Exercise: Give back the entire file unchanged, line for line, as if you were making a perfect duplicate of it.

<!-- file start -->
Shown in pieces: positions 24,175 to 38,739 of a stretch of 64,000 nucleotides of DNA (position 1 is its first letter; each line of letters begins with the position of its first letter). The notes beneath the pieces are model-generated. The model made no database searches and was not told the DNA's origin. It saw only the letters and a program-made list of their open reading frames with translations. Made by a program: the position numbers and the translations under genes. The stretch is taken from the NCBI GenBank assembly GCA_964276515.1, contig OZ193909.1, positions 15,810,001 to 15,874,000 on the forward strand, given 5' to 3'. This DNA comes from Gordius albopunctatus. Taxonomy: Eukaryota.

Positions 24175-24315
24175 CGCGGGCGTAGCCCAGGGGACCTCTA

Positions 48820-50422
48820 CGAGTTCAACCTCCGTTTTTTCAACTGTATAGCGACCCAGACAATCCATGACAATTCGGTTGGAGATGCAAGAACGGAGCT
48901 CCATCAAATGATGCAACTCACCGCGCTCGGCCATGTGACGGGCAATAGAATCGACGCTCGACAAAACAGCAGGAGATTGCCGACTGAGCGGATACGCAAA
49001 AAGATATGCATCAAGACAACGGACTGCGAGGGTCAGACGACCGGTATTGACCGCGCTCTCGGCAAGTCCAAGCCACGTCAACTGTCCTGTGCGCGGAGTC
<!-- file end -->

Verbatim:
Shown in pieces: positions 24,175 to 38,739 of a stretch of 64,000 nucleotides of DNA (position 1 is its first letter; each line of letters begins with the position of its first letter). The notes beneath the pieces are model-generated. The model made no database searches and was not told the DNA's origin. It saw only the letters and a program-made list of their open reading frames with translations. Made by a program: the position numbers and the translations under genes. The stretch is taken from the NCBI GenBank assembly GCA_964276515.1, contig OZ193909.1, positions 15,810,001 to 15,874,000 on the forward strand, given 5' to 3'. This DNA comes from Gordius albopunctatus. Taxonomy: Eukaryota.

Positions 24175-24315
24175 CGCGGGCGTAGCCCAGGGGACCTCTA

Positions 48820-50422
48820 CGAGTTCAACCTCCGTTTTTTCAACTGTATAGCGACCCAGACAATCCATGACAATTCGGTTGGAGATGCAAGAACGGAGCT
48901 CCATCAAATGATGCAACTCACCGCGCTCGGCCATGTGACGGGCAATAGAATCGACGCTCGACAAAACAGCAGGAGATTGCCGACTGAGCGGATACGCAAA
49001 AAGATATGCATCAAGACAACGGACTGCGAGGGTCAGACGACCGGTATTGACCGCGCTCTCGGCAAGTCCAAGCCACGTCAACTGTCCTGTGCGCGGAGTC